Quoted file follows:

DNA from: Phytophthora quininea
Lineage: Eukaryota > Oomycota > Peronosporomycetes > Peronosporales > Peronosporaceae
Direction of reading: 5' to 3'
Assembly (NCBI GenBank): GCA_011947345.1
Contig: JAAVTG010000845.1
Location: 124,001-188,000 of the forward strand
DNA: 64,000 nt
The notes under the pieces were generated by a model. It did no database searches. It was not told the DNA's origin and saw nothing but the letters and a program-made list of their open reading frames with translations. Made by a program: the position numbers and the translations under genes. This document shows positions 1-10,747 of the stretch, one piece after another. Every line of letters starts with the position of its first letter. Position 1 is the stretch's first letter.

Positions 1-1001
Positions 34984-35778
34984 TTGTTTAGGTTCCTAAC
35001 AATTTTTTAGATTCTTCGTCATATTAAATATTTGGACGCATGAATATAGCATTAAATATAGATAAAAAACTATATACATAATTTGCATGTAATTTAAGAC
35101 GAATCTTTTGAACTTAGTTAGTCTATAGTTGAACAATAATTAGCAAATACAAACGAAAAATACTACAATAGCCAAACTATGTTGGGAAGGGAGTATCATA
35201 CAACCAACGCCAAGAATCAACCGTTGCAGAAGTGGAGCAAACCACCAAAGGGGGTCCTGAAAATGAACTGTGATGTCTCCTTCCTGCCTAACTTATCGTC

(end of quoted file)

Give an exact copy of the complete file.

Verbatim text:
DNA from: Phytophthora quininea
Lineage: Eukaryota > Oomycota > Peronosporomycetes > Peronosporales > Peronosporaceae
Direction of reading: 5' to 3'
Assembly (NCBI GenBank): GCA_011947345.1
Contig: JAAVTG010000845.1
Location: 124,001-188,000 of the forward strand
DNA: 64,000 nt
The notes under the pieces were generated by a model. It did no database searches. It was not told the DNA's origin and saw nothing but the letters and a program-made list of their open reading frames with translations. Made by a program: the position numbers and the translations under genes. This document shows positions 1-10,747 of the stretch, one piece after another. Every line of letters starts with the position of its first letter. Position 1 is the stretch's first letter.

Positions 1-1001
Positions 34984-35778
34984 TTGTTTAGGTTCCTAAC
35001 AATTTTTTAGATTCTTCGTCATATTAAATATTTGGACGCATGAATATAGCATTAAATATAGATAAAAAACTATATACATAATTTGCATGTAATTTAAGAC
35101 GAATCTTTTGAACTTAGTTAGTCTATAGTTGAACAATAATTAGCAAATACAAACGAAAAATACTACAATAGCCAAACTATGTTGGGAAGGGAGTATCATA
35201 CAACCAACGCCAAGAATCAACCGTTGCAGAAGTGGAGCAAACCACCAAAGGGGGTCCTGAAAATGAACTGTGATGTCTCCTTCCTGCCTAACTTATCGTC